I see people optimize for speed, on the highway, in their projects, and often in their personal lives. I wonder if speed, quickness, is everything these people actually want.
On the highway, I’ve seen (and I bet you have, too) the person weave in and out of traffic, finding the “right” lane and creating little ripples of anger and frustration behind their car. Almost always, that person exits the highway one or two cars ahead of me. They’ve achieved their speed at times. However, that speed didn’t achieve that much more progress.
In projects, too many of my clients are focused on how fast they can release something, rather than if they are releasing the right thing, or if that thing will make their customers happy. Again, lots of speed, not so much progress.
I’m guilty of speeding through some of my exercise routine. When I speed through it, I don’t maintain my form, which is much more important than speed.
Sometimes, I do optimize for speed. Some non-fiction books are so challenging for me to read, I skim them and highlight the paragraphs I want to remember. Reading the book at normal speed tortures me. Instead, I optimize for speed. (I used to think I needed to read all the books I started. I no longer finish fiction books I can’t read and I skim the non-fiction books. That’s my current choice.)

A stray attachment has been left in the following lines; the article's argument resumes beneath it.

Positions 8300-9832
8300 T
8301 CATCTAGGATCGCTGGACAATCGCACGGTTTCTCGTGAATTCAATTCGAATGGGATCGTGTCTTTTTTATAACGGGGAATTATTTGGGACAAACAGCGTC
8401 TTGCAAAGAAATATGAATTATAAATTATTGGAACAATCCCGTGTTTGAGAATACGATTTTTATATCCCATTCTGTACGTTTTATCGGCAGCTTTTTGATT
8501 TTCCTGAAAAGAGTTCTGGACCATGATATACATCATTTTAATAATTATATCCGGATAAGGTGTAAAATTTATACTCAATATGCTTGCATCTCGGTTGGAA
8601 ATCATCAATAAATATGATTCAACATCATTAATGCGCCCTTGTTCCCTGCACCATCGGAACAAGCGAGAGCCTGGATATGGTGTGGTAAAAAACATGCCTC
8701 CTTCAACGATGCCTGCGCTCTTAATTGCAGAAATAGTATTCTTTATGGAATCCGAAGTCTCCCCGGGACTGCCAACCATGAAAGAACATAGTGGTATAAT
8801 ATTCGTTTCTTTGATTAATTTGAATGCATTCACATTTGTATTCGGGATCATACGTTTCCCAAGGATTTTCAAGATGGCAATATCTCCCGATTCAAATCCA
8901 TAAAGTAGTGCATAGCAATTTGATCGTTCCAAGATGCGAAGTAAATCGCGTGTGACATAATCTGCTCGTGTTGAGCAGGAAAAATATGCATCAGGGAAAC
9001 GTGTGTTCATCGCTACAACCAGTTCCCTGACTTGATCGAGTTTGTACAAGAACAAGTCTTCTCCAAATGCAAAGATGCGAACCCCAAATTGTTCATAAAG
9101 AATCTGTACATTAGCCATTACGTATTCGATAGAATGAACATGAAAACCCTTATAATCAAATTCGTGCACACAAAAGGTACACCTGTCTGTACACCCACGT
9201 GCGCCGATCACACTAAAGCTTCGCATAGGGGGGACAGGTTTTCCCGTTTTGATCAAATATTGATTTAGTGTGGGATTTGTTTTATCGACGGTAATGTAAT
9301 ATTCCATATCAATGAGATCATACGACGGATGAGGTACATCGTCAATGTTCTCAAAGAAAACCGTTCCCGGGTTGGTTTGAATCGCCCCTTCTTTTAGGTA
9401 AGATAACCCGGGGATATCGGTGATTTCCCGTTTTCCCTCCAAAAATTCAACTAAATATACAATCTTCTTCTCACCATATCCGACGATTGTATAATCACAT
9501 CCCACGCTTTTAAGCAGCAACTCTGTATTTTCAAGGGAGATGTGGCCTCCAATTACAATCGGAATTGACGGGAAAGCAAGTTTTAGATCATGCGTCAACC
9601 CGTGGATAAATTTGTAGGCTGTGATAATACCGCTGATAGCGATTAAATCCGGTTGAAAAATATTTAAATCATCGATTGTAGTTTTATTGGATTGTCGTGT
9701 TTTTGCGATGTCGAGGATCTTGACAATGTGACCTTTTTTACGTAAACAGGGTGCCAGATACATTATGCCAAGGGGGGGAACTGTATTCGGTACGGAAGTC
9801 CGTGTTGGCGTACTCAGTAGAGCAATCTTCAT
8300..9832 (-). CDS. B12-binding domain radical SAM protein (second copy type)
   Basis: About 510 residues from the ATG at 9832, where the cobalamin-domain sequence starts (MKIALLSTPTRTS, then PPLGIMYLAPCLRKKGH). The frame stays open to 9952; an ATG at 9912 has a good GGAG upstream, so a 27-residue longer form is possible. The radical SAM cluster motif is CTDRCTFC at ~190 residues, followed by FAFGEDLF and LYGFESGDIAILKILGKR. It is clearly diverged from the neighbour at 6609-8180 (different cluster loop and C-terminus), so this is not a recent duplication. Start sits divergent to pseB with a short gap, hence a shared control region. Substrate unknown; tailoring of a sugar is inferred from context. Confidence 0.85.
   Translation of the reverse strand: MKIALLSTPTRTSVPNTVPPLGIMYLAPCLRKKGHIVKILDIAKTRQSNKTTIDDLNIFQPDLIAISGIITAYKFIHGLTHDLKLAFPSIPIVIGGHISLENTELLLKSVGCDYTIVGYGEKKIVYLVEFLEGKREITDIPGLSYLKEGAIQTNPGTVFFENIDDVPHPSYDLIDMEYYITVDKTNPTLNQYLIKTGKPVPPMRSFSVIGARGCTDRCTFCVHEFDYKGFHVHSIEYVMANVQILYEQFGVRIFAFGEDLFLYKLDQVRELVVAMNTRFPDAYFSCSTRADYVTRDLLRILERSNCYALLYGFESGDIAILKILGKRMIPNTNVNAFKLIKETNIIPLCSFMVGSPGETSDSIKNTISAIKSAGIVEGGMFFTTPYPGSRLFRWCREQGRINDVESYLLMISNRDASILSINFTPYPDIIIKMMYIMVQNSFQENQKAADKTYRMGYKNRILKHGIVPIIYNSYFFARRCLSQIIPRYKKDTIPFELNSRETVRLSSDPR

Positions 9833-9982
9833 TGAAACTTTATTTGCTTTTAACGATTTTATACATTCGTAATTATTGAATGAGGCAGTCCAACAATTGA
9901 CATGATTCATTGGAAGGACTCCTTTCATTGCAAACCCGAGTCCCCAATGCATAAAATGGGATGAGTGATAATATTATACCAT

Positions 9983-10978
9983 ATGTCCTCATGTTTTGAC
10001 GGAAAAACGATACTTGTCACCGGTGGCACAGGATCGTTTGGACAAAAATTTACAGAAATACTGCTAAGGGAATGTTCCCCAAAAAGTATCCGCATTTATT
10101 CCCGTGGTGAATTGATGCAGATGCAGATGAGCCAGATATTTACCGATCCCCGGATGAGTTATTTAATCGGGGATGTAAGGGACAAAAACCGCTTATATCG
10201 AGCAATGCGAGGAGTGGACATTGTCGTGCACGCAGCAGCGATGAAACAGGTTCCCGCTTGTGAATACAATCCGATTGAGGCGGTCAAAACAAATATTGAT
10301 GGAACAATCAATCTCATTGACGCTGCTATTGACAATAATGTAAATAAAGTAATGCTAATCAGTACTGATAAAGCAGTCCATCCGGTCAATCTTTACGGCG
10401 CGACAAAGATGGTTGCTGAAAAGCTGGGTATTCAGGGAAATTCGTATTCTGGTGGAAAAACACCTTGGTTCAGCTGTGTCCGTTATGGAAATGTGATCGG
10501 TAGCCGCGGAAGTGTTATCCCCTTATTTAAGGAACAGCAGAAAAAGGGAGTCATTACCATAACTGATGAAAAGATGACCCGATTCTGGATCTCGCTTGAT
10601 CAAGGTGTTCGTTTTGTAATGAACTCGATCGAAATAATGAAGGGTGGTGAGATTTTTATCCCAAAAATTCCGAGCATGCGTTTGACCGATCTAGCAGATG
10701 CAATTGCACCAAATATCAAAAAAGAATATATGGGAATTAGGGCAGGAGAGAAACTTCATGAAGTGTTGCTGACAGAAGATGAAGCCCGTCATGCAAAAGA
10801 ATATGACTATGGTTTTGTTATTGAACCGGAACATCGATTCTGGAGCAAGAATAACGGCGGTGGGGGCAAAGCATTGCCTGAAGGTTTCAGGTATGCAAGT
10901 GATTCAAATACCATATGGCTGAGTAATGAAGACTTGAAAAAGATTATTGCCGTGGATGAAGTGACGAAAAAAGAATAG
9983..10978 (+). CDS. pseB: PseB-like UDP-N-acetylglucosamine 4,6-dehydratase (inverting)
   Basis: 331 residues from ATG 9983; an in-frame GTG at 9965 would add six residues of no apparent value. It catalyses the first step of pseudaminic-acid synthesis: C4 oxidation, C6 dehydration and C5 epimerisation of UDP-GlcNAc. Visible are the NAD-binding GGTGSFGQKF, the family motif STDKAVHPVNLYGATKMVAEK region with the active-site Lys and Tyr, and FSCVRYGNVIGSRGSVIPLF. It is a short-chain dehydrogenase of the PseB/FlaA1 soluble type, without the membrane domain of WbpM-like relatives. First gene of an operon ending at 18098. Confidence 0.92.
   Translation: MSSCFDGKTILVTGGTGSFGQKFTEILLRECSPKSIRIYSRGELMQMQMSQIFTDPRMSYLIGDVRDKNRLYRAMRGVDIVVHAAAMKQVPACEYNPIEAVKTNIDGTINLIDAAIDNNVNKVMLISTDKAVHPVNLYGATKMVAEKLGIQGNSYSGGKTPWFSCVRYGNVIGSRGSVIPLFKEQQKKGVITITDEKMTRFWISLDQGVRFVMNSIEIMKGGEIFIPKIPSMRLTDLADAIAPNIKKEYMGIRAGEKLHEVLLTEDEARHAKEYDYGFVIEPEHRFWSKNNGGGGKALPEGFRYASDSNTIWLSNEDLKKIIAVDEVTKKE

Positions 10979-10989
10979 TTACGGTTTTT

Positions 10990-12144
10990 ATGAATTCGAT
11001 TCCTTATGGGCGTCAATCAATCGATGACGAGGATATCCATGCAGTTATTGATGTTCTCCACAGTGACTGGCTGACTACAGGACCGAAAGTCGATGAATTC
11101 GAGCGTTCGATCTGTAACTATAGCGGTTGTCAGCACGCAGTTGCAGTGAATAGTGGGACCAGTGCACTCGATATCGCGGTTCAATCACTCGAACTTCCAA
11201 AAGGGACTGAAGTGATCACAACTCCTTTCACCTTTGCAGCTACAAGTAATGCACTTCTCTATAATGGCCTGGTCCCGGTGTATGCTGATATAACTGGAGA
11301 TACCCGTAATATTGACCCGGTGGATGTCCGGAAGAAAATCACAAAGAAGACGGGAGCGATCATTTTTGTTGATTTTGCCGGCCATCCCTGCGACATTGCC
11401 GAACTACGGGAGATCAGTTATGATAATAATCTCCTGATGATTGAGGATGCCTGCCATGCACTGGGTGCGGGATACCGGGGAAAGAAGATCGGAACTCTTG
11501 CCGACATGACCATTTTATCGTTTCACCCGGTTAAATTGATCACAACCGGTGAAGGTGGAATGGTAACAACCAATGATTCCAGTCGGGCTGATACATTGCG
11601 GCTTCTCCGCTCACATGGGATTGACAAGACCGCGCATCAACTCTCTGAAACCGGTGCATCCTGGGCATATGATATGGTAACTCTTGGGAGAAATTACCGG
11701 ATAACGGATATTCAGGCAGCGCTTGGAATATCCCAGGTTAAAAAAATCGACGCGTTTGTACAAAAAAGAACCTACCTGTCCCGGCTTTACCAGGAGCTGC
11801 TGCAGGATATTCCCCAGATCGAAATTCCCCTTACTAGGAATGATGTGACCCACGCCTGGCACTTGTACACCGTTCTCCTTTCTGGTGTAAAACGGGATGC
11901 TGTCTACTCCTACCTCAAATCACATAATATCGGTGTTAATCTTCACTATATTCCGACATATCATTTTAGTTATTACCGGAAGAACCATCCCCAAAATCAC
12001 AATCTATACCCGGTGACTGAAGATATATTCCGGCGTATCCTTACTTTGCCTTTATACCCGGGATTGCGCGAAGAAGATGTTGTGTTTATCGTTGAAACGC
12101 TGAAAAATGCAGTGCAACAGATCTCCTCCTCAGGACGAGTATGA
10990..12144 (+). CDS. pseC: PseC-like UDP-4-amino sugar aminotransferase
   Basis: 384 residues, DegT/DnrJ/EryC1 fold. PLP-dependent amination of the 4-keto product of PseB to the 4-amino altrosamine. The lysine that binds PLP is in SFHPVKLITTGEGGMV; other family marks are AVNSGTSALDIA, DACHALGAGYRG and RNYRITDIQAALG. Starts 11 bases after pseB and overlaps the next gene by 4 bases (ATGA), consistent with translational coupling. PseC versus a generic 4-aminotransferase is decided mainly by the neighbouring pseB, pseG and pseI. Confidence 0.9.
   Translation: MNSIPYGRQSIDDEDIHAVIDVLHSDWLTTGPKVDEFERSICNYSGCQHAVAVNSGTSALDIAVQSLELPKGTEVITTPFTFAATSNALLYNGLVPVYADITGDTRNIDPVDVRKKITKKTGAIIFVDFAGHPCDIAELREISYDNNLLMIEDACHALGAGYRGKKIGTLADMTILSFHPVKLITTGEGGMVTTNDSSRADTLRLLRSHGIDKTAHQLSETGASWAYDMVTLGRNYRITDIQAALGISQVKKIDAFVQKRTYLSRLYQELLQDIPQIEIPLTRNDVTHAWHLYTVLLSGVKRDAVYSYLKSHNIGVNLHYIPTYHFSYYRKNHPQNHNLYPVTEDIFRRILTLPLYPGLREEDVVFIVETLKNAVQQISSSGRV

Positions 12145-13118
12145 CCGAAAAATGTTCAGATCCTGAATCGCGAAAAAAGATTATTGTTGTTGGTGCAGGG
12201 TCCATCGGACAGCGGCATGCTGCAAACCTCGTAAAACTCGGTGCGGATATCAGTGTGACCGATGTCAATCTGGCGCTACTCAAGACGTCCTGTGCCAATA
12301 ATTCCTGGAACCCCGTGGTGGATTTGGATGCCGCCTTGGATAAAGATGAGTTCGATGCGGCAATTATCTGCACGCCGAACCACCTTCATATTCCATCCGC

Sometimes, I optimize for slowness. For example, I have a few “tests” for new clients. I don’t make them jump through hoops—I ask them several questions and see what happens as we discuss their concerns. I have discovered that many clients want to start “right away,” often on some specific action that won’t provide lasting value. By taking my time, I can help them achieve their strategic goals, not tactics that they might not even need.
I am slow to start projects with other people. (I try to finish my own projects fast.) When I work with other people, I often want to optimize for collaboration, not for speed. I already know how to collaborate with myself. I don’t know how other people like to work.
Sometimes, optimizing for speed is the right decision. Sometimes, optimizing for “slowness” creates the right environment in which we can then optimize for speed later. As with most important questions, there is no One Right Answer to this question. It depends on how much adaptability we need.
That is the question this week: When should you optimize for speed?
- Who’s Your Guard Dog?
- What Does Success Mean to You?